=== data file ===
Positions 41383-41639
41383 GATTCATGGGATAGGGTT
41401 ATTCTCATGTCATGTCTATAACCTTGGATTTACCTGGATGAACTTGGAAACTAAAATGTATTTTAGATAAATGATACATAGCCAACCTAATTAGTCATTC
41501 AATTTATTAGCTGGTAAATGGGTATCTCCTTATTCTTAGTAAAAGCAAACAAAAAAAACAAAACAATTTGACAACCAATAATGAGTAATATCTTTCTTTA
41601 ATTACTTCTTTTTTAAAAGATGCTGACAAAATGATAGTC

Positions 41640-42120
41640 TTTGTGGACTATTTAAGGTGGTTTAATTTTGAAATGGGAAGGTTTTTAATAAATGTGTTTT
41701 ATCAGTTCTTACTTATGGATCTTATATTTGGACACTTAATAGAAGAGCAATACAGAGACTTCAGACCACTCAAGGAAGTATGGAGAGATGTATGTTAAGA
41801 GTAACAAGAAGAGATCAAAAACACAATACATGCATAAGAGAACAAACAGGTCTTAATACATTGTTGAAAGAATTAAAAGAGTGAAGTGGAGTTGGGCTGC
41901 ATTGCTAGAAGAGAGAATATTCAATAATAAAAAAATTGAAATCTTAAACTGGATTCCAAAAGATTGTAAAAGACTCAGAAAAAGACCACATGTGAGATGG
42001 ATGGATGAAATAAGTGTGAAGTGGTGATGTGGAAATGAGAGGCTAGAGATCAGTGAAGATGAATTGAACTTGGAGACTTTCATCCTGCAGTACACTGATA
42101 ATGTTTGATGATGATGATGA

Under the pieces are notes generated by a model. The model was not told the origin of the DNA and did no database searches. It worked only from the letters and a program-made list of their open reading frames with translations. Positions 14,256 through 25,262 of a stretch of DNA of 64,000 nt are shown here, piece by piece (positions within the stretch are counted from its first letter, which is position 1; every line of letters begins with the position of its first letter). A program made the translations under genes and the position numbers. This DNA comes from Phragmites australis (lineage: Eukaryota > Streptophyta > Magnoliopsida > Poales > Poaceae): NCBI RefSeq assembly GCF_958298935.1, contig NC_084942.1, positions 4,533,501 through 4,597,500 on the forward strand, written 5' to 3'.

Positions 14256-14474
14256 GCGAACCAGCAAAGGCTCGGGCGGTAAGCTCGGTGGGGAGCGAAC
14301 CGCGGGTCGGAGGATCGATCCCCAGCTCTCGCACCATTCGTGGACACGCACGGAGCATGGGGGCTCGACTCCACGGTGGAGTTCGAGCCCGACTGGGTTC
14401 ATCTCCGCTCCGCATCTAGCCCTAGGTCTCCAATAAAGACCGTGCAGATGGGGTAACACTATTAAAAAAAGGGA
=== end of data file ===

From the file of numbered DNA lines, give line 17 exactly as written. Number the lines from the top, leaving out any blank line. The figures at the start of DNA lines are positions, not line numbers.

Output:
14401 ATCTCCGCTCCGCATCTAGCCCTAGGTCTCCAATAAAGACCGTGCAGATGGGGTAACACTATTAAAAAAAGGGA